Front and Center: ‘Before the Magnolia Mother’s Trust, I Was Working Seven Days a Week’

Front and Center is a groundbreaking series of op-eds—published by Ms. and created in partnership with the Magnolia Mother’s Trust—which aims to put front and center the voices of Black women who are affected most by the often-abstract policies currently debated at the national level. The series highlights the success of Springboard to Opportunities’ Magnolia Mother’s Trust, which this year will give $1,000 per month for 12 months to 100 families headed by Black women living in federally subsidized housing.

What possibilities could open up for low-income families if financial survival weren’t always top of mind? What dreams would these mothers and families be able to pursue? What activism and community leadership might arise? The series will answer these and other questions, by placing one mother’s story front and center every other week. The first-person accounts in this series are available for reprint. Find additional guidelines at the end of this story.


I am a 33-year-old single mom and I live with my two daughters—Indiana is almost 11, and Island just turned 8.

I work full-time as a security guard. It’s a job, it’s fine. I’m a convicted felon so it’s hard to find a job that I’d really like to work. It’s hard to try and get the criminal charge off my record. It’s been on there since 2010 and I didn’t do any jail time—I just pleaded guilty to a charge. The only way I can get it off my record is to get a lawyer, which is expensive. It’s stopped me from working at bigger places or getting better jobs. I can’t work at a hospital, for instance.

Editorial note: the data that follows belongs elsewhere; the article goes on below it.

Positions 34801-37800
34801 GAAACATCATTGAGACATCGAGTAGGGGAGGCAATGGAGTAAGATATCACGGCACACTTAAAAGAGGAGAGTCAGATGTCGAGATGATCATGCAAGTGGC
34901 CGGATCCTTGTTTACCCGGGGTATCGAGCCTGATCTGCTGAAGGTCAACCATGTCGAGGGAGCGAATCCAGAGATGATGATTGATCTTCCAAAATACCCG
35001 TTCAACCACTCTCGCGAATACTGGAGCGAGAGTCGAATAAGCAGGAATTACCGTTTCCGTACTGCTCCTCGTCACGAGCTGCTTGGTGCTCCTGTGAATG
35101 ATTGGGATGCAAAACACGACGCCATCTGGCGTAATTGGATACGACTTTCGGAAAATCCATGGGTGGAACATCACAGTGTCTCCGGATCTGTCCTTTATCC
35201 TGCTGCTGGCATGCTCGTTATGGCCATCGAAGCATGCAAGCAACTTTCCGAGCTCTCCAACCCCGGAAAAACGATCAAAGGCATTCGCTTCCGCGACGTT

If I could have any job in the world I’d like to go back to school to get an associate’s degree in social work so I could help kids. I’m drawn to helping the well-being of others, making sure these kids are not in turmoil and that their life is going the way it should go. 

Before the Magnolia Mother’s Trust, I was working seven days a week. I make $10.72 and I work 42 hours a week, because they recently cut my hours. Before, I was working 12-14 hours, every day, no day off. 

front-and-center-3-child-tax-credit-guaranteed-income-black-mothers-women-covid-magnolia-mothers-trust-jackson-mississippi
(Art by Brandi Phipps)

The guaranteed income has helped me a lot, I’m getting my credit score straight. And it’s helping me afford life in general since prices are going up on everything! I’m spending so much on gas—$40-$100 every few days because I’m having to borrow a friend’s truck to get to work on my hour commute because my little gas-efficient car isn’t working. Since I’m an outside security guard, I also stay in the car in the heat while I’m working, but my employer doesn’t give any kind of compensation for the gas for when I’m working and I have to turn the car on and run the air conditioning to get through the shift.

I worked through the whole pandemic. I didn’t get any unemployment or anything, so it was great to receive the stimulus checks and the expanded child tax credit last year—I think the president did us right with that. Taking care of two kids is hard, and I was also trying to help folks who were homeless during that time by buying up some stuff at Walmart and then giving it out at the park.

I am a hard worker. I try to work all the hours I can. My mom always told me, “You don’t work, you don’t eat.” Bringing in as much income helps me not stress as much, and I have high blood pressure and congestive heart failure, so it’s important that I try and keep my stress down as much as possible for health reasons. So when I found out I was selected for the trust I was so happy, I was like a kid in a candy store.

I’m drawn to helping the well-being of others, making sure kids are not in turmoil and that their life is going the way it should go.